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Tata Steel, Thyssenkrupp merger talks face extensive delays
February 10, 2017 / 4:24 PM / 8 months ago

Tata Steel, Thyssenkrupp merger talks face extensive delays

(Refiles FEB 10 story to fix additional reporting credit, no change to text)

A bus is reflected in a Tata sign outside their offices in London, Britain in this March 30, 2016 file photo. REUTERS/Toby Melville/Files

By Carolyn Cohn and Maytaal Angel

LONDON (Reuters) - Investors expecting a deal this year in Tata Steel’s (TISC.NS) talks to merge its European assets with Germany’s Thyssenkrupp (TKAG.DE) risk disappointment, given complications associated with the Indian-owned firm’s British pension scheme.

Tata and Thyssenkrupp shares have firmed on hopes a merger would trigger European steel capacity cuts. Tata Steel UK, Britain’s top steelmaker, is seeking regulatory approval to spin off its 15 billion pound scheme into a standalone entity because Thyssenkrupp will not take on its pension liabilities in a tie-up.

Tata says its UK unit, expected this year to post its first profit in five years, will fail if it has to keep ploughing funds into a scheme with 13 times more pensioners than paying employees. The regulator, however, has yet to be convinced about ‘imminent insolvency’ - a precondition for spinning off a scheme - when Tata’s UK unit is turning a profit.

“There are still significant issues to be resolved,” said a spokesman for The Pensions Regulator.

Experts and sources cite the difficulty of separating the pension fund into a rare standalone structure and of calculating how much money could be recovered from Tata to bolster it.“It wouldn’t surprise me if these negotiations take another year,” said Clive Fortes, partner at consultancy Hymans Robertson.Six equity analysts surveyed by Reuters expect a merger this year, with four of them expecting a deal by the summer. Three doubted the merger talks, announced last July, would succeed.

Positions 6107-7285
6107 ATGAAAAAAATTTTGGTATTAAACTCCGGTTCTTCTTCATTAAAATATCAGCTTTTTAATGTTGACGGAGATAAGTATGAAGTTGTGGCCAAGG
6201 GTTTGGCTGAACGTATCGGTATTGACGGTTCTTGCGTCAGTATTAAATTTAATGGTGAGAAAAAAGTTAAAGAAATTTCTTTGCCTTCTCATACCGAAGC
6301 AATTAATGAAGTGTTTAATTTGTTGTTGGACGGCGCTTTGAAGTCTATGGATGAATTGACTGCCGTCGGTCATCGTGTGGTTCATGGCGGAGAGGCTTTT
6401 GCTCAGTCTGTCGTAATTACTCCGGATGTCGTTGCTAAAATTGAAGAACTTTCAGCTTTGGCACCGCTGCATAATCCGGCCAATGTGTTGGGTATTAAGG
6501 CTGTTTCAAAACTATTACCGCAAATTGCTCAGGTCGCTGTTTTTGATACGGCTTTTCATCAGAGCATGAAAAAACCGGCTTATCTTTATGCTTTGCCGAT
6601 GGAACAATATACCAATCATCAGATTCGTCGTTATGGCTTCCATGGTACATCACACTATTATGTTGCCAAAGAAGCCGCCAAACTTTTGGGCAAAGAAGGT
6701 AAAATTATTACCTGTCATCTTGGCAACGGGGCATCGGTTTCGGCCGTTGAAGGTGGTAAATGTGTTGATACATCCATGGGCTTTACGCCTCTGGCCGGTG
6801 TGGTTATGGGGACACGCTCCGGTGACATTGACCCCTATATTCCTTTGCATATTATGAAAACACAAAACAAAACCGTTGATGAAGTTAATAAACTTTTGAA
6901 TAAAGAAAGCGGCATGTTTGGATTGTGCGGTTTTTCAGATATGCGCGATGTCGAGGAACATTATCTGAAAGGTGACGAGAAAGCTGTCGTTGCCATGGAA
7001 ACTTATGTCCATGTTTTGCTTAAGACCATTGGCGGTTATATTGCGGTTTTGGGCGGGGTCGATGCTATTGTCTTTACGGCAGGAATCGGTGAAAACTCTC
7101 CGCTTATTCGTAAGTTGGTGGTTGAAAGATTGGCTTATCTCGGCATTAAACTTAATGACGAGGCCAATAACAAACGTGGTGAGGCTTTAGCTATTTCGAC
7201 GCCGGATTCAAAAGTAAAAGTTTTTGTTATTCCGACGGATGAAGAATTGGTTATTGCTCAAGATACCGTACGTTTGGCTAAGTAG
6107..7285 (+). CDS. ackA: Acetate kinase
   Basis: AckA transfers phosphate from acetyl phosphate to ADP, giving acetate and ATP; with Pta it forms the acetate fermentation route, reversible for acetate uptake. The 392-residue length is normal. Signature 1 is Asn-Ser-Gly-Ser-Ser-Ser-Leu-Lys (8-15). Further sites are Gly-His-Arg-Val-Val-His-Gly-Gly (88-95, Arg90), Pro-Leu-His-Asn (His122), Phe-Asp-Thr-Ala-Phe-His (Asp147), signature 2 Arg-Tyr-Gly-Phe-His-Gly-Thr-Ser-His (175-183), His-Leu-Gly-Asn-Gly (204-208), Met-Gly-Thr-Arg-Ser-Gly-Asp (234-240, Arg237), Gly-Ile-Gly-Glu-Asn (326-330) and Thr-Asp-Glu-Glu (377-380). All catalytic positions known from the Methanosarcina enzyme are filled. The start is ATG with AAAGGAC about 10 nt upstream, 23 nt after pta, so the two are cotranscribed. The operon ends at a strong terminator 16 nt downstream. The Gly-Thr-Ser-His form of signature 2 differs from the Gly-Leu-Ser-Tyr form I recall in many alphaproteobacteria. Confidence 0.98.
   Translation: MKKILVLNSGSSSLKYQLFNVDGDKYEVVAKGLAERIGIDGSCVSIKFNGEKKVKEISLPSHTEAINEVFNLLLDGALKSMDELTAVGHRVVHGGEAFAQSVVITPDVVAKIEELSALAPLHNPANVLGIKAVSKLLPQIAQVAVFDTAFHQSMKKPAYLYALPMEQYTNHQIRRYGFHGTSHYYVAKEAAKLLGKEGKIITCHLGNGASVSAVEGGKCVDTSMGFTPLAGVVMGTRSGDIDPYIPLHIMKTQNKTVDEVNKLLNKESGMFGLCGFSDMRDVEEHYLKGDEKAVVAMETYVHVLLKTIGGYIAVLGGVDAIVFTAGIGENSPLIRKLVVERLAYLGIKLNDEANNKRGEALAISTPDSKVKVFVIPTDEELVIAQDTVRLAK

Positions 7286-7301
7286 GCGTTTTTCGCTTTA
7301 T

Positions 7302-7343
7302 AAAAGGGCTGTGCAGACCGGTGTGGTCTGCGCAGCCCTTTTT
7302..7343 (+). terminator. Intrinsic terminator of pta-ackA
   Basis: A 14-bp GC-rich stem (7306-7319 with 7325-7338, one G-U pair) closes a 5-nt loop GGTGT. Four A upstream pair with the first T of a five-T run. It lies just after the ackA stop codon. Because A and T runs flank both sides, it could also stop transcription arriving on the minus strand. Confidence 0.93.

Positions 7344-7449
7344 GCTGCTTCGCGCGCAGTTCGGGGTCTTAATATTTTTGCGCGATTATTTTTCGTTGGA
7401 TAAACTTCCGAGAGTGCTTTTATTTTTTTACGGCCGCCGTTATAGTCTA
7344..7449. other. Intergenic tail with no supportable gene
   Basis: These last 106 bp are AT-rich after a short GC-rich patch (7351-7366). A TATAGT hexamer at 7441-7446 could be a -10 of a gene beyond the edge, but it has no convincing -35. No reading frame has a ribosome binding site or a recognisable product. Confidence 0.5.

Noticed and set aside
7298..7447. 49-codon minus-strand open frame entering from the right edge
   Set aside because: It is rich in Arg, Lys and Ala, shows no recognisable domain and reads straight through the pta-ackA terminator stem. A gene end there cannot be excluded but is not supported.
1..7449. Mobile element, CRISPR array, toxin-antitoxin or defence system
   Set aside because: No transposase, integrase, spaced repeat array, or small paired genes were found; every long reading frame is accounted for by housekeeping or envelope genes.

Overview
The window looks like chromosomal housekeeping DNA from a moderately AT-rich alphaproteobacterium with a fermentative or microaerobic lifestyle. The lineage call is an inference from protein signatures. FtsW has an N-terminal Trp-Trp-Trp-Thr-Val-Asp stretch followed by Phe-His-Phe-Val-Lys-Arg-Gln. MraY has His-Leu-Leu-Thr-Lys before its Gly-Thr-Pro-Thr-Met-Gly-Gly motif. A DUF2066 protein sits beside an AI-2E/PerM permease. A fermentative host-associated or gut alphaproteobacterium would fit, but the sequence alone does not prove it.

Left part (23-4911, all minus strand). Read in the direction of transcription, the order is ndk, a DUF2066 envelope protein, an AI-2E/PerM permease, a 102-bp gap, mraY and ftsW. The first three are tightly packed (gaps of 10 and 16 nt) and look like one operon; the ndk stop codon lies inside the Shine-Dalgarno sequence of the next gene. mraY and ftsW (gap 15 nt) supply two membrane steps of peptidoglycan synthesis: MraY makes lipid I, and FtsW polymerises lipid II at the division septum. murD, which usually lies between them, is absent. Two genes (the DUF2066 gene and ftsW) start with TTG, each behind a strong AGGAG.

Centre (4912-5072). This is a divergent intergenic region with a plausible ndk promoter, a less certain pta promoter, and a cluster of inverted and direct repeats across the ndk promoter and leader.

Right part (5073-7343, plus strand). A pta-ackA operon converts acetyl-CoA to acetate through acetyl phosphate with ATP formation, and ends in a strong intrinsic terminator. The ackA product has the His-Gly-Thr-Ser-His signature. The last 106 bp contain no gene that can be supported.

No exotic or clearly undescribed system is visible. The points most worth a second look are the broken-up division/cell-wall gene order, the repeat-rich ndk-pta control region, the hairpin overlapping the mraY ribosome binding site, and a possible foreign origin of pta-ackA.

Thyssenkrupp’s finance chief said on Thursday “one must give Tata time” to find a solution for the fund. The company declined to say how long it would wait. Tata Steel declined to comment on a timeline for talks, but said this week it is hoping to “develop a solution for the UK pensions in the coming months”.

Its 11,000 UK employees have been balloted on closing their BSPS scheme to future accrual, with results due this month. But that is only the first step towards separation of a scheme that has 130,000 members.

STEEL PRICE REBOUNDThe BSPS’ deficit is likely to balloon to 1 billion-2 billion pounds at end-March due to of lack of support from Tata’s Indian parent, the trustees said last month, adding the UK unit risks insolvency as a result.However, the British business is targeting a profit of around 200 million pounds ($250 million) this year, sources say, helped by job cuts, surging steel prices SRBcv1 and a slump in the pound that has made its exports more competitive.

The global steel industry’s chronic overcapacity is meanwhile shrinking.

“It seems there are now doubts as to whether the business really is insolvent, which makes the pension situation more difficult,” said Ros Altmann, independent pensions expert and former UK pensions minister. The size of a BSPS claim against Tata’s Dutch steelworks is also unclear, with one media report putting the guarantee at 30 percent of the value of the Dutch business.The trustees are seeking hundreds of millions of pounds from Tata to sever the guarantee and aid the scheme’s spin-off. “There’ll be an army of actuaries and lawyers combing through the accounts, arguing over the wording of the Dutch guarantee,” said Fortes, adding this discussion alone could take a year.

An industry source said that guarantee is worth at least 500 million pounds. Tata might be liable for more than a billion to cover a full spin-off, said Martin Hunter, principal at consultants Punter Southall. Then Tata is seeking rare regulatory approval to cut scheme benefits, spin the scheme off into a standalone entity not backed by a solvent employer, and continue trading.

“There is no legislative mechanism for this and the chances of it happening are very low,” said independent pensions consultant John Ralfe.

Additional reporting by Clara Denina, Georgina Prodhan, Tom Käckenhoff, Promit Mukherjee and Barbara Lewis; editing by Ruth Pitchford

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